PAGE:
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Foreign investments in Saudi Arabia’s capital market experienced a 300% surge, reaching nearly $92.53 billion by 2022, a significant rise from $22.9 billion in 2018. This increase aligns with the kingdom’s diversification strategy to reduce reliance on oil.
The Capital Markets Authority reports that foreign investments in 2022 accounted for 14.2% of the total free float value in the primary market. This reflects a substantial rise from the 3.77% recorded on Tadawul in 2018.
Abdullah Binghannam, Deputy President of CMA, highlighted that the significant growth underscores the rising international confidence in the Saudi market. Additionally, he mentioned that CMA plans to enhance the country’s capital market regionally and internationally.
The primary market in Saudi Arabia experienced a surge in foreign investments, surpassing $47.9 billion from 2018 to 2022.
“Since allowing foreign investors to directly invest in the capital market in 2015, the Saudi Capital Market has evolved from a local market to one where the foreign investor participates in daily trading at rates exceeding 17%, compared to less than 4% before,” said the statement.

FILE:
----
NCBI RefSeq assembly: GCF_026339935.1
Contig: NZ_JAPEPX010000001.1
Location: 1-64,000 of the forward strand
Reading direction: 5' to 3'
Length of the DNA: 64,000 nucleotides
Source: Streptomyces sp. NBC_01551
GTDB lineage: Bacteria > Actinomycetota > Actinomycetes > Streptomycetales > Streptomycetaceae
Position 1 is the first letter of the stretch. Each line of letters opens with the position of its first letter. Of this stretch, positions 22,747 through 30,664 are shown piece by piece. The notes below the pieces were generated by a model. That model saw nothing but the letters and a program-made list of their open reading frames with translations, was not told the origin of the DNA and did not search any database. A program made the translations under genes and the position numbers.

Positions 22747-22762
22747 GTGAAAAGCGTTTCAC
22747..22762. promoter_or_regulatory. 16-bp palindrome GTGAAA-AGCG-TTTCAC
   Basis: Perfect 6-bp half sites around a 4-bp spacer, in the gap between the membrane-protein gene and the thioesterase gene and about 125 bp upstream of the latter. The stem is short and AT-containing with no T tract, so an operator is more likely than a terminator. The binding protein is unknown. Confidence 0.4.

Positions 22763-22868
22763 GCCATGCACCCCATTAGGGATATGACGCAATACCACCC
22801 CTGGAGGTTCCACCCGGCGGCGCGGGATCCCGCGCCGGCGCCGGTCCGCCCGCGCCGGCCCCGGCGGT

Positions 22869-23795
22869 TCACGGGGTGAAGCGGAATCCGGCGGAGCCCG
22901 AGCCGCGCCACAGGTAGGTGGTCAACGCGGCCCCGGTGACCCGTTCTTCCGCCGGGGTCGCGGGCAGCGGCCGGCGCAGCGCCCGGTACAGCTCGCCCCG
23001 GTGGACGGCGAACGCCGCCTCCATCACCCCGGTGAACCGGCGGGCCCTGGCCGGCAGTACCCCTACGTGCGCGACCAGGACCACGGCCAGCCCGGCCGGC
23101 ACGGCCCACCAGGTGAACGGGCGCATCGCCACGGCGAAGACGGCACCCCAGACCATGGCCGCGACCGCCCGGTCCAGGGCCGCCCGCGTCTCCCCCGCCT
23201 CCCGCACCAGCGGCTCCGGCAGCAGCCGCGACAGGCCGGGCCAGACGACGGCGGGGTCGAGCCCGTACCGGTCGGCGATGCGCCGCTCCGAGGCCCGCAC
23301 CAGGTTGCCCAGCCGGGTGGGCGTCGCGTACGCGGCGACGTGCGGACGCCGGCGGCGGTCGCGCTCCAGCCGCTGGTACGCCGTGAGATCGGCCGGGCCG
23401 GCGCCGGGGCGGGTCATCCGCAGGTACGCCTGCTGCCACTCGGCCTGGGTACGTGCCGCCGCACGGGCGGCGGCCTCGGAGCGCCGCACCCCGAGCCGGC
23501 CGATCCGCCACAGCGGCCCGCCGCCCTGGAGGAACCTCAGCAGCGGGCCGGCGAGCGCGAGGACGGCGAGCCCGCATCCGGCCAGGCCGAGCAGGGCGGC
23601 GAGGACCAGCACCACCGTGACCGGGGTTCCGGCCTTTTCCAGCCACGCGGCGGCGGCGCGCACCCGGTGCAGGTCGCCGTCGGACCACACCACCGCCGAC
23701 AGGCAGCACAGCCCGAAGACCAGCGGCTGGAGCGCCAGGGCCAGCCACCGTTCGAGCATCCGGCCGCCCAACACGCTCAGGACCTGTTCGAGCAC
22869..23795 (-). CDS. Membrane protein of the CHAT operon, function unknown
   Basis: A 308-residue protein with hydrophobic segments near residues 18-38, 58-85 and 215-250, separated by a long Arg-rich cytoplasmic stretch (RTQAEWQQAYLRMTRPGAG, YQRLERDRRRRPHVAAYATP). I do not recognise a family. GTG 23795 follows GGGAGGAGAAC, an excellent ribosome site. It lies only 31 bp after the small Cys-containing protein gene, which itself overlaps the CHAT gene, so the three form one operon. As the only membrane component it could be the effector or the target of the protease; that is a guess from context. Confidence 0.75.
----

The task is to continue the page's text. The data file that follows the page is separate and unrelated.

Moreover, the CMA reported that the contribution of foreign investors to company offerings has increased. Conversely, foreign investor ownership in the national debt instruments market has surged more than tenfold since the market was opened to all categories of foreign investors without restrictions by the end of 2020.
Over the past five years, the CMA has implemented initiatives to encourage greater participation from foreign investors in the kingdom’s capital market. These initiatives include allowing direct investment in debt instruments and approving instructions for International Central Securities Depositories.
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